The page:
I went outside this afternoon to clip some rosemary and thyme for a lamb dish I’m making for dinner. As I stepped out on the kitchen door stoop, I saw a little gray something skitter underneath one of the planks that are the stepping-stones of my newly tilled vegetable garden. Curious, I turned the plank over and saw a small mouse.

It was big-eyed and big-eared and clearly a youngster. Had I been the big, tough gardener and householder I pretend to be, I would have stomped it or kicked it or otherwise disposed of it. I didn’t. What I did do was talk to it (“you little dummy, what are you doing in my garden?”) while it tremblingly decided what to do. Eventually it decided to run right at me.

Fortunately, it didn’t run very fast or very well. As I said, it was a young’un – all head, eyes and tail, the latter with an endearing kink in it. It made its klutzy way between my feet (I obligingly stepped out of the way or I think it would have run right into my shoe) and found a haven in the crack behind the bottom step of the concrete stoop. Then, it poked its head out and looked at me.

“Little dummy,” I said, “if you’re going to make good your escape, you shouldn’t tempt me by looking out at me. I’m going to walk around to the herb garden and get my thyme and rosemary. When I come back, I don’t want to see whisker nor kinky tail of you, and if you’re smart, you’ll make sure I never see you again. You’re uncomfortably close to the inside part of my house, and while I will tolerate you outside, within my sanctum sanctorum you are unwelcome. A word to the wise, mousie.” Whiskers, eyes and nose retreated into the crack, and I made my trip to the herb garden. On my return, there was no sign of the mouse.

I hope it stays out of my sight. I have no qualms about using traps or poisons, but I don’t relish the job. This is the third mouse I’ve seen in about two weeks – one dead one near the front walk, one perched in the pickets of the side gate, and now this one. The crack behind the kitchen stoop was formerly occupied by chipmunks, and I can only surmise that something has happened to them and these mice have taken over the vacancy (I hope not; I’m very fond of my chippies). Maybe the red foxes who’ve been seen in the neighborhood will take care of the problem; there’s also the odd sharp-shinned hawk on the occasional fly-by. I would rather let nature take its course than have to resort to mousiecide.


  1. Joan L.

    Don’t play with no mousies, because they are nearly impossible to get rid of. I speak from experience. I had a mouse problem last summer/fall and I don’t know how many I had, but they were destructive. One very persistent one got into my kitchen, INSIDE my stove and pulled out as much of the insulation from the stove as he could. He traveled through my kitchen drawers and cabinets, scoffing and skipping merrily past the poison and sticky traps. He once even pooed significantly on one of the sticky traps as if to say “that to you!” The mouse/mice also made a few guest appearances in my linen closet, and (shudder) under my bed pillows where it left me a few nighty night poos. The only way I got rid of them was by setting off three bug bombs in the crawl space under my house and setting off more inside my house (one in each room), all simultaneously (my wonderful boyfriend was the one who instructed me to do so and he was right). It worked, and no mice since. If you see any poo in your house (drawers, under the sink, etc.) run, don’t walk to the pet store and get the bombs you use for flea infestation.Mice suck. ‘Nuff said.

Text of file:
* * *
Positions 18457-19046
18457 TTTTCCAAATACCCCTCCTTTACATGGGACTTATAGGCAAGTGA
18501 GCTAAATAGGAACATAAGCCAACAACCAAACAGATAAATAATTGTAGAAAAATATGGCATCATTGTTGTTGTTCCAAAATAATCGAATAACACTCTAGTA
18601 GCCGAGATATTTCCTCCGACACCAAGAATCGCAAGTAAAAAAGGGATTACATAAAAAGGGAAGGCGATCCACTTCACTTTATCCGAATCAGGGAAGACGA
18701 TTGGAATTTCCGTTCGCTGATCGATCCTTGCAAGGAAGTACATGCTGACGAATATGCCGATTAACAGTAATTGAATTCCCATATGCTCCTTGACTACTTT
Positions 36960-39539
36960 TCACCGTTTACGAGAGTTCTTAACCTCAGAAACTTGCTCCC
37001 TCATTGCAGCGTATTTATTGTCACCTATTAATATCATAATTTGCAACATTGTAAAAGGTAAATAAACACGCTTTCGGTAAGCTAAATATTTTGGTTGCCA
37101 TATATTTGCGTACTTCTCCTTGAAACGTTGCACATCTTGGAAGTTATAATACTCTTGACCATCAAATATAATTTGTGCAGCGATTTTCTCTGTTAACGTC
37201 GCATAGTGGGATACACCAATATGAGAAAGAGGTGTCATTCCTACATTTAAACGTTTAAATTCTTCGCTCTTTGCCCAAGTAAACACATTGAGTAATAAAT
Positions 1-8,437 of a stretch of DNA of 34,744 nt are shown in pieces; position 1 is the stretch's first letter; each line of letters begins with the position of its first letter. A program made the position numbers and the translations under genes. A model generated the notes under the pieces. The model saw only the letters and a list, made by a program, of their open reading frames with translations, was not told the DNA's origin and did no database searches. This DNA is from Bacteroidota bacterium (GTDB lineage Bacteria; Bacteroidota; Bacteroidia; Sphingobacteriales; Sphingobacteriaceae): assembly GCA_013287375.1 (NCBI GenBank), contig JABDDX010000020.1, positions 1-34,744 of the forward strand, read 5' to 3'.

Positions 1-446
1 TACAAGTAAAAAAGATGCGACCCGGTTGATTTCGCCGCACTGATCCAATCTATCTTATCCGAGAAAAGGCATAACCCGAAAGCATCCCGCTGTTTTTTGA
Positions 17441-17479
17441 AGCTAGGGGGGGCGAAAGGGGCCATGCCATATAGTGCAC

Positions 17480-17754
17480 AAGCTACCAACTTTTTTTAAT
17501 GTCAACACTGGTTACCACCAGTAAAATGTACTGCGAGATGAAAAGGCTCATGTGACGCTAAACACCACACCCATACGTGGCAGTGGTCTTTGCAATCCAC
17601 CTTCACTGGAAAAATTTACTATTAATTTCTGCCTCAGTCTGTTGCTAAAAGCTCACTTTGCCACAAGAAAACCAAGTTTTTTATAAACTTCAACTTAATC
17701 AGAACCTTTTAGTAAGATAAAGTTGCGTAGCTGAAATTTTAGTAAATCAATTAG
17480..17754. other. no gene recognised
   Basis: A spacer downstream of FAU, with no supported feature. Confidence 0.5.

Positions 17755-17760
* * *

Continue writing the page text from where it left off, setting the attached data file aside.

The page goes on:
2. Mairi

    I’m not a gardener, nor, indeed am I particularly domesticated, however I don’t envy you this problem. Are mice more or less offesnsive than rats? Mice always sound much nicer – shades of Mickey and Stuart Little. Mice are immediately more comic than rats. How destructive can they be? Or are they merely unpleasant? Somehow, I feel inclined to say, Donna, well done for giving your mouse some sort of avenue for escape. If it comes back, you can always remind him/her that you did everything to avoid a messy situation before you have to do your worst.

  3. Tony Westbrook

    I think that is just so cute. I agree if they are outside in nature let nature take it’s course. But as has been mentioned, when they cross the line..WAR!I still get a kick out of the rats on the subway tracks. I’ve only actually seen a few, and every time they are picking up the trash that some human a****** threw down there. They are just doing their job. Now if only we could get them to eat pigeon poop..but even RATS don’t eat that stuff. UGHThe circle stops there!

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